Down the road a bit, we Earthlings will become Marslings. Before the first colony is established on Mars quite a bit of work will be done to prepare the way for the first settlers . Currently there are thousands of really bright people working on the challenges of reaching Mars. A recent article on ArXiv (at the Cornell University Library) proposes a new way to get there and the best part is that it allows us to launch a mission at anytime and cuts 25% of fuel requirement to do so.
Researchers Edward Belbruno and co-author Francesco Topputo have published a paper detailing this new path to Mars, and the physics behind it. The paper Earth–Mars Transfers with Ballistic Capture , provides a detailed proposal that offers a number of advantages for Mars missions.
Quoting the authors,
This includes substantially lower Dv at higher altitudes, flexibility of launch period from the Earth, gentler capture process, first transferring to locations far from Mars offering interesting new approaches to Mars itself, being ballistically captured into capture ellipses for a predetermined number of cycles about Mars, and the ability to transfer to lower altitudes with relatively little penalty. The initial capture locations along Mars orbit may be of interest for operational purposes.
It is interesting to note that this method has the advantage of allowing a mission to launch at anytime without the usual requirement of waiting for the planet to be in the right position in its orbit using the Hohmann transfer method. This sets up the ballistic capture transfer method as the go to approach for Mars supply missions as they could be launched monthly, creating a supply chain to Mars.
For manned missions this method does require 4-8 months of added time to a typical mission, and this extended mission requirement comes with a host of concerns such as the radiation exposure, added on-board supplies for the travelers, and of course the stress of spending long periods of time in the tight confines of the spacecraft.
While it may not be the best option for manned flight, the ballistic capture transfer method could work well for supplying the Marslings. The establishment of supply lines to support a colony is nothing new. What is new is the challenge of doing it in space. We know how wagon trains supplied the early settlers of America, the next step is just a planet away.
ArXiv: Earth–Mars Transfers with Ballistic Capture
Scientific American: A New Way to Reach Mars
It’s the most wonderful time of the year — for spotting a Geminid meteor! The 2014 Geminid meteor shower is forecast to be a lively meteor shower with great views in the skies over Earth. The week of Dec. 8 is a good window for Geminid-watching, but the night of Dec. 13-14 is the anticipated peak. Best viewing will be in dark sky locations, away from city lights.
Geminids are pieces of debris from an object called 3200 Phaethon. Long thought to be an asteroid, Phaethon is now classified as an extinct comet. Basically it is the rocky skeleton of a comet that lost its ice after too many close encounters with the sun. Earth runs into a stream of debris from 3200 Phaethon every year in mid-December, causing meteors to fly from the constellation Gemini. When the Geminids first appeared in the early 19th century, shortly before the U.S. Civil War, the shower was weak and attracted little attention. There was no hint that it would ever become a major display.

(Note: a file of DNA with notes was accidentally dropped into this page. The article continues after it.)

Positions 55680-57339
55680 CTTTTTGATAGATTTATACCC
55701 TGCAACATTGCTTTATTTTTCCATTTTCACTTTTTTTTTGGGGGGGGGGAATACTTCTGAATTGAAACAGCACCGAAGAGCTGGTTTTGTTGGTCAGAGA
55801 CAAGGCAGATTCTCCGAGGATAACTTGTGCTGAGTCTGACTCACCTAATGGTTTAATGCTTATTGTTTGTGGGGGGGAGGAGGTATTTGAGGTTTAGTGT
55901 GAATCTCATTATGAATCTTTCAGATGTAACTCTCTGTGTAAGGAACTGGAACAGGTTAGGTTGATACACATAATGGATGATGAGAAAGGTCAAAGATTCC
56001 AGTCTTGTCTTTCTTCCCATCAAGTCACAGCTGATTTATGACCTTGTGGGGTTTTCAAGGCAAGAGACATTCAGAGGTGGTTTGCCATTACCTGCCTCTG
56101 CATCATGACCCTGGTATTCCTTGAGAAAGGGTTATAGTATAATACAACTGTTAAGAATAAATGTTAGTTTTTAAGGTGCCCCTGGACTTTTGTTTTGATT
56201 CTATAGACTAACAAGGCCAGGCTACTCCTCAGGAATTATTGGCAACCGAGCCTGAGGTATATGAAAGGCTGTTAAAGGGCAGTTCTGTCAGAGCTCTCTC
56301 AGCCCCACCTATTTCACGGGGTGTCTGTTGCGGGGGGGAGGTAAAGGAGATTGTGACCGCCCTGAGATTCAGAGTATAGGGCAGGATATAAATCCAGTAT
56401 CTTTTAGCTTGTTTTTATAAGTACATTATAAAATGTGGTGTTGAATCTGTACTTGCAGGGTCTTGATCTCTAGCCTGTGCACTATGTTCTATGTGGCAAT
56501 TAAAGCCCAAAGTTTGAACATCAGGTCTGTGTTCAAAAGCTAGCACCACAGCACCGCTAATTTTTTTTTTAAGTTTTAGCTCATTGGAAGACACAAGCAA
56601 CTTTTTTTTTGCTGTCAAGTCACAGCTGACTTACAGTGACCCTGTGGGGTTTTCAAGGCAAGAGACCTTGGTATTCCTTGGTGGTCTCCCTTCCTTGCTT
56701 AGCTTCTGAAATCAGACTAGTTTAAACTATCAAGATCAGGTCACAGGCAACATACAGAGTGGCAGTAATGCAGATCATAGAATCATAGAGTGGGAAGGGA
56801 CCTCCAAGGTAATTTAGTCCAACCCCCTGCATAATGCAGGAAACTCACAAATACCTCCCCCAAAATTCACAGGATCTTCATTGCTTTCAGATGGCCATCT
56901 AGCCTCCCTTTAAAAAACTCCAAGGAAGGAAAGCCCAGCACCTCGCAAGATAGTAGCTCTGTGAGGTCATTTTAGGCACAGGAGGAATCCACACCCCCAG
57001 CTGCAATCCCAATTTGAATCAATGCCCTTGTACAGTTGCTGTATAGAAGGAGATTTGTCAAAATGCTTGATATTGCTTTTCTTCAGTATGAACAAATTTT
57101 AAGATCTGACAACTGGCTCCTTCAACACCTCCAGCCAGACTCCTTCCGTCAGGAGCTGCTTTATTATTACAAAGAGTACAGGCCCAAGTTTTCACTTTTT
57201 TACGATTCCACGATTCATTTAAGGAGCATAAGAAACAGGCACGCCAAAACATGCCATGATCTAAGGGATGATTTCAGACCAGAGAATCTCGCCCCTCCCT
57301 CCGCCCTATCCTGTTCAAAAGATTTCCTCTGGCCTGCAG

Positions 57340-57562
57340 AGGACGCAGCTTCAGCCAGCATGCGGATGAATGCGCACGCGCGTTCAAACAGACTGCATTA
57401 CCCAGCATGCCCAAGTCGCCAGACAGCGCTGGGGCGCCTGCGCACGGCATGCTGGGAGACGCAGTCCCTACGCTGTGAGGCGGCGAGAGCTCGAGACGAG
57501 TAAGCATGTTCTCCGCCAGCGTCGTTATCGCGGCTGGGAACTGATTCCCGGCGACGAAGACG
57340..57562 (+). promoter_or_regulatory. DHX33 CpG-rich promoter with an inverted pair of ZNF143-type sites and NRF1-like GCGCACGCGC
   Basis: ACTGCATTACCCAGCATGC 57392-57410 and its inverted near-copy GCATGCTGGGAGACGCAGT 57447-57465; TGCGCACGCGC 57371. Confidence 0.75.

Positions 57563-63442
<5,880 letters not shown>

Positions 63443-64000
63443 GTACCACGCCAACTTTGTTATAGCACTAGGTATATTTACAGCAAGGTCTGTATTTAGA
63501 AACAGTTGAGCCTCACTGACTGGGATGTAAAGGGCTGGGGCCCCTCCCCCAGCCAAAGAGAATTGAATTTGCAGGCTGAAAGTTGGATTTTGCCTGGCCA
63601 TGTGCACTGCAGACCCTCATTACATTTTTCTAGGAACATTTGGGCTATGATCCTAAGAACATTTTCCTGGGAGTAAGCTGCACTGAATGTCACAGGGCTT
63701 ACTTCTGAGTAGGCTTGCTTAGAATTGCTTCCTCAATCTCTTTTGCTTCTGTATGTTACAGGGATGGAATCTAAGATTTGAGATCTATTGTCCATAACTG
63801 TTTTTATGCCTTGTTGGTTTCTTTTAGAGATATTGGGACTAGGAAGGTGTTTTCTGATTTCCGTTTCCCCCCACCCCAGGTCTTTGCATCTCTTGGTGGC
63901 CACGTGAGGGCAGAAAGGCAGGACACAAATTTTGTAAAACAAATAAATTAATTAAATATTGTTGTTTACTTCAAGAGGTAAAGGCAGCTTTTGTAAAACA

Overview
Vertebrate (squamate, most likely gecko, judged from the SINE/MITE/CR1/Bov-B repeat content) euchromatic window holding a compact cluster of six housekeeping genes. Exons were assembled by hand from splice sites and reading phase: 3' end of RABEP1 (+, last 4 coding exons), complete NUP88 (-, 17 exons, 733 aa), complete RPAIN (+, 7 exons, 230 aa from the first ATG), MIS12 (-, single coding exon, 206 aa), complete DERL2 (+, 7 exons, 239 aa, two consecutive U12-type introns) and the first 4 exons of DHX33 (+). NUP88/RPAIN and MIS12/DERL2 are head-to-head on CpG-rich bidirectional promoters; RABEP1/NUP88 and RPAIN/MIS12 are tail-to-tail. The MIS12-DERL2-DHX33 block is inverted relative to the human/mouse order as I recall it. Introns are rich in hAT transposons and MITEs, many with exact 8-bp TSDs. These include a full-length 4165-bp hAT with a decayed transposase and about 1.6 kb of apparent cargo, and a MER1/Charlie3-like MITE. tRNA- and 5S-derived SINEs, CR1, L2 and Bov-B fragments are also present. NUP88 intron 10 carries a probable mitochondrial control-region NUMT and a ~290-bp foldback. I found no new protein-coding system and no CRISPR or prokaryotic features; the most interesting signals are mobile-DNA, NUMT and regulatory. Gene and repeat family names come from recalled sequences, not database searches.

On Dec. 13, Cooke and a team of astronomers from Marshall Space Flight Center will host an overnight NASA web chat from 10 p.m. to 2 a.m. CST, answering questions about the Geminid meteor shower. The Geminids are expected to peak just before dawn on Dec. 14, with a predicted peak rate of 100 to 120 meteors per hour.
To join the webchat on Dec. 13, log into the chat page at: http://www.nasa.gov/connect/chat/geminids_2014.html
A few minutes before the chat, a chat window will be active at the bottom of the page.
In addition, a Ustream feed from a telescope at Marshall will be available: http://www.ustream.tv/channel/nasa-msfc
The Kuiper Belt object, Pluto since its discovery in 1930 has revealed little about its characteristics. The NASA/JPL probe New Horizons is now one month away from the start of mission observations of the dwarf planet.
New Horizons has been travelling to Pluto for nearly 9 years. After a journey of more than 8 years the spacecraft was wakened from hibernation for the last time on December 6th, and is now in the process of preparing all of its sensors for active science operations.
The hope of the mission team is that all of the sensors will work flawlessly over the next 12 months as the spacecraft approaches Pluto, and its 5 moons. Scheduled to flyby Pluto within 7700 miles in July, the craft is currently 130 million miles from its encounter.
The team of scientist and Post Doc researchers hope to answer many questions about Pluto such as:
- Is it a planet?
- Are there more than 5 moons?
- Does it have active surface features?
- What does it look like?
- What type of atmosphere does it have?
- Does it have seasons?
There is concern that as the craft approaches the tiny planet and its moons that obstacles might lay ahead that could destroy the craft. The team will be performing sensor studies of the path ahead to identify potential obstacles such as dust, tiny debris the size of pebbles, or other potential hazards. If anything is found the craft has enough fuel onboard to adjust the trajectory and avoid hazards.
At the completion of the flyby, the craft will continue to fly on into the Kuiper belt. The Hubble Telescope helped identify several potential targets for New Horizons over the summer. The mission team has yet to pick the follow on target, preferring to stay focused on the mission at hand. Congress would need to allocate funding for the follow on mission.
To learn more about the mission and its current location in space goto:
New Horizons Mission Page